We’ve already gone over which are the best devices for reading digital comics as well as the most complete Android app for that purpose (although we didn’t dig too deep in our discussion of the latter). To bring that thread full circle, here we introduce ComicRack, a free multiplatform tool to catalogue and read comics on your tablet.
If you devour comics, managing your digital collection can get rather cumbersome, especially when you want to read several collections consecutively (which tends to be quite common among the comic publishers with interconnected worlds like Marvel or DC). ComicRack can handle this problem, though, with its very straightforward management options: it can automatically detect which comics you’ve already read to filter them out of your to-read list. Likewise, when you browse through your collection, you’ll see beneath each comic book cover a small progress bar indicating where you left off, even if you close the app and re-enter it later.
The app can also organize your comics by file name, elegantly displaying their titles, date of publication, and number within their respective series and unifying all volumes from the same collection into one subfolder, although for this feature to work properly the file names all need a similar structure (i.e. Title-number.cbr).
As this is a multiplatform tool, you can also take advantage of its sync options, choosing from your desktop machine which comics you want to be copied to your smartphone or tablet. You can even automate this process so that only the latest additions to your folders are copied. The app can support any format: beyond the CBR/CBZ standard (which is in fact just a zip file with jpeg images inside it), it can also open PDFs, CB7, DJVU, CBT, and Webcomics.
Although we’ve already agreed that the recommended screen size to replicate the hard-copy reading experience digitally is on a device with a 10.1-inch screen, it’s also true that if the device’s resolution is good enough, you can easily read even on a 7-inch screen, as in the case of the Nexus 7 used below for the attached screenshots, with a colossal 323ppp for a screen with a resolution of 1920×1080.
The viewer lets you completely customize the reading gestures, although by default you’ll turn the page by swiping horizontally in the desired direction. If you tap the central part of the screen a menu will open where you can, among other things, jump to a specific page, return to the main menu, or close the book you’re reading.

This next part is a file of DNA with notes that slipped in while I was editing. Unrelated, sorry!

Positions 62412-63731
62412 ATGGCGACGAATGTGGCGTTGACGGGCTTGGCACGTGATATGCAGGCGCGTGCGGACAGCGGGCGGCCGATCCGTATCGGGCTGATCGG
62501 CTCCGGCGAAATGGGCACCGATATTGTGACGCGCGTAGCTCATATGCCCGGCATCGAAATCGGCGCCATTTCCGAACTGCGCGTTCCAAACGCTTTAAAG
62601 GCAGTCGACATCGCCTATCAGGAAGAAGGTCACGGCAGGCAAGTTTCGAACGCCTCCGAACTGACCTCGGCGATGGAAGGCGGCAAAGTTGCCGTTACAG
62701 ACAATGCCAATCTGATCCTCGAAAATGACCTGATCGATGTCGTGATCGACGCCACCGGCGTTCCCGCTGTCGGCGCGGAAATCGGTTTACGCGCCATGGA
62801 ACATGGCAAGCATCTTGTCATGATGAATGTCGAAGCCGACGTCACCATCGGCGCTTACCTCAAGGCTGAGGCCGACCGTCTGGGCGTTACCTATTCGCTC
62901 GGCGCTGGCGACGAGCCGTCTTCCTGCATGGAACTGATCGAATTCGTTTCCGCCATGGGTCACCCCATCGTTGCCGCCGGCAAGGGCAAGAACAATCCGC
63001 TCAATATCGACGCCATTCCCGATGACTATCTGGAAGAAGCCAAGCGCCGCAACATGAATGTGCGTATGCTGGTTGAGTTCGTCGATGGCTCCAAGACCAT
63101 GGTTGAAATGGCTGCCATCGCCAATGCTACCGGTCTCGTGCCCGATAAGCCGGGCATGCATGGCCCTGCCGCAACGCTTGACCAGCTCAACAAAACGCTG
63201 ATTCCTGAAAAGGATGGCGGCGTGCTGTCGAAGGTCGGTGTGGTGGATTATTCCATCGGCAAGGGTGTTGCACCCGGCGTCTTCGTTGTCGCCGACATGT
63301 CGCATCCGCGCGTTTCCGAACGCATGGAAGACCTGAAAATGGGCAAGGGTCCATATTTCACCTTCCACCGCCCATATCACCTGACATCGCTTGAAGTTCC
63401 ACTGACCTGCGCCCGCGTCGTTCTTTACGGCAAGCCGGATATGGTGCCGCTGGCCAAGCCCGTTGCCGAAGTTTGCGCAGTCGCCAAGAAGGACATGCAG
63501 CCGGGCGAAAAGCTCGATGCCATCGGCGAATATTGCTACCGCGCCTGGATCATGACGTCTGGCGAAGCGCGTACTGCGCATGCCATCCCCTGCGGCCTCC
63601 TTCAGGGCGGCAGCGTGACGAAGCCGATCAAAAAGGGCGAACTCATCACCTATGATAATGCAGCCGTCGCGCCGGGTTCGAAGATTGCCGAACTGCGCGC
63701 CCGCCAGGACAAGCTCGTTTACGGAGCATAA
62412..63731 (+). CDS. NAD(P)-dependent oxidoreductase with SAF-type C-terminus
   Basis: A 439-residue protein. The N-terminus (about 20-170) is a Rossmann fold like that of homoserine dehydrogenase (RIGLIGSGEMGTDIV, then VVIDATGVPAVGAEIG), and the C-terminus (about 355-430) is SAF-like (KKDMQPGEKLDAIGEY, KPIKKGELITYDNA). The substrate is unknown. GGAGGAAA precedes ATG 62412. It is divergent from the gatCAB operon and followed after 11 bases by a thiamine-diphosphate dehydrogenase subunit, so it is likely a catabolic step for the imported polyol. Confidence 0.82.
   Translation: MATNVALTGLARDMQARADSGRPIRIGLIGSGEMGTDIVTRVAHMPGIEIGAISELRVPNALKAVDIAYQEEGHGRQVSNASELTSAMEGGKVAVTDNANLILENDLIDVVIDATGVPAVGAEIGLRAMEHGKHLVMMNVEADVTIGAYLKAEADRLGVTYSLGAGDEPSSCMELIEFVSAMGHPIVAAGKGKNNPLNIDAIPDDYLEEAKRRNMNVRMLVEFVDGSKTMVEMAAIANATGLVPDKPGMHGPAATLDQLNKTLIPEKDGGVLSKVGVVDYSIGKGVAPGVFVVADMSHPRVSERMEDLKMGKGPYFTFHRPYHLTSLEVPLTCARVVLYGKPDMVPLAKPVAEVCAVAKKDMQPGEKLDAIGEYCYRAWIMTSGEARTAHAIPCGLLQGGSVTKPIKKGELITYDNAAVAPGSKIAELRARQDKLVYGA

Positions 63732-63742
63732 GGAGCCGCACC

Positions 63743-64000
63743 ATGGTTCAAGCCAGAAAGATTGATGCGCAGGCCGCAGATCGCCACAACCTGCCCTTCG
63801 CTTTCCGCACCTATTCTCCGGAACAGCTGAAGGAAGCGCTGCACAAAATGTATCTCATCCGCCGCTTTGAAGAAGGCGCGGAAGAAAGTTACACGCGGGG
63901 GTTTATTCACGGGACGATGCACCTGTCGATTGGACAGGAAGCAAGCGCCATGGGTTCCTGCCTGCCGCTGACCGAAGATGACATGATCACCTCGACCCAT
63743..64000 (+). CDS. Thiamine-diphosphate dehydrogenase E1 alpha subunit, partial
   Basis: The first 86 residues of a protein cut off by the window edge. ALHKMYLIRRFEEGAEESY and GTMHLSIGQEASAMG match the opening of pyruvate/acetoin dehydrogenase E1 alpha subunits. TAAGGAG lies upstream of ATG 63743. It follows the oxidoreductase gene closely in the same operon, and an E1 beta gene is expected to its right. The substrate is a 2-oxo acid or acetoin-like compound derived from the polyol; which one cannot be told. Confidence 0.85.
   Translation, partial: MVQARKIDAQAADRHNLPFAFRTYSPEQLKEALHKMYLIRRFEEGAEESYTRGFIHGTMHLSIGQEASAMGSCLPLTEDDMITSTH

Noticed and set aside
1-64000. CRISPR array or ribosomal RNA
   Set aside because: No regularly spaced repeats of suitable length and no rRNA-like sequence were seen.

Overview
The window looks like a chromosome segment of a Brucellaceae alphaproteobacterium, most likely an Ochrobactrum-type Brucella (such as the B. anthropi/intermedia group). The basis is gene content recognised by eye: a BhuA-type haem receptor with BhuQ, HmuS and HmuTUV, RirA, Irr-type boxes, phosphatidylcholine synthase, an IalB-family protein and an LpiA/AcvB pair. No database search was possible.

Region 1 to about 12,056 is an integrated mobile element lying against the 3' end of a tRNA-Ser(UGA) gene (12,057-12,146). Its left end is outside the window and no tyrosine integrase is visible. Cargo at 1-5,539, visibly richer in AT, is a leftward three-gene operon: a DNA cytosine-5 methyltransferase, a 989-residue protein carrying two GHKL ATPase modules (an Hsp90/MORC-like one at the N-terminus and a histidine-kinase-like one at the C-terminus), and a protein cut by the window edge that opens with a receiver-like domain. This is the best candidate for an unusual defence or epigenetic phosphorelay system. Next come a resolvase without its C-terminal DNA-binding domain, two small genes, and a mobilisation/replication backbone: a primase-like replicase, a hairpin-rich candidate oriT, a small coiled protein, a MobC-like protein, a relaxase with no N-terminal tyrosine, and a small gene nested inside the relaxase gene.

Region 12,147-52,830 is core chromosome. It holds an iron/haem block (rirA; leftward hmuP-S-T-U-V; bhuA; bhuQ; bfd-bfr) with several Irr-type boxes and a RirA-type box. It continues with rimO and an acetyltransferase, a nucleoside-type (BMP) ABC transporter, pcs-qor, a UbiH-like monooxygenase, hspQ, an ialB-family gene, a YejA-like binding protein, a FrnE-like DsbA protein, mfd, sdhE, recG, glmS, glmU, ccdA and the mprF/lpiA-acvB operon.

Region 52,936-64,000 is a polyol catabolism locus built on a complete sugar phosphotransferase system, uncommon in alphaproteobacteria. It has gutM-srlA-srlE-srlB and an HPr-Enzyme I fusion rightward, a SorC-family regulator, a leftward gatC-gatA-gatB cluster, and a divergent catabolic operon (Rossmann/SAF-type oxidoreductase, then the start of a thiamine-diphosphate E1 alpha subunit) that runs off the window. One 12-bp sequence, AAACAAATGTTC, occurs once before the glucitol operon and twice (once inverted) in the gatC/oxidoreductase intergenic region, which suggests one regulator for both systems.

Another interesting feature is that it automatically detects and centers double-spread splash-pages, that is, two pages that make up a single large image where the CBR file has put them together. If the aspect ratio doesn’t work with your particular screen, the app even does a vertical or horizontal autozoom or adds a plain border in the background in the predominant color of the sketch.
Free version with ads
The Free version of the app is fully functional, displaying banners in the lower part of the screen and adding a page of advertising here and there between the comic’s own pages. You can save yourself this hassle with the Pro version, which costs $/€5.00 (you know how clever they are with those exchange rates these days). The Windows version, for its part, is completely free, offering readers the option to make PayPal donations via its official website. The other limitation on the free version for Android or iOS is that you have to connect the device to your PC with a cable to sync the comics, while in the paid version this can be done via Wi-Fi.
And the cherry on top: Where you download your comics from is not our business. (There are lots of volumes out there for free as well as repositories with content to download illegally.) But here are a few tips: The Digital Comic Museum website offers at no cost and completely legally more than 15,000 comics from the golden age (from the ’30s to the ’50s). Likewise, both Marvel and DC as well as their sub-lines offer loads of free volumes.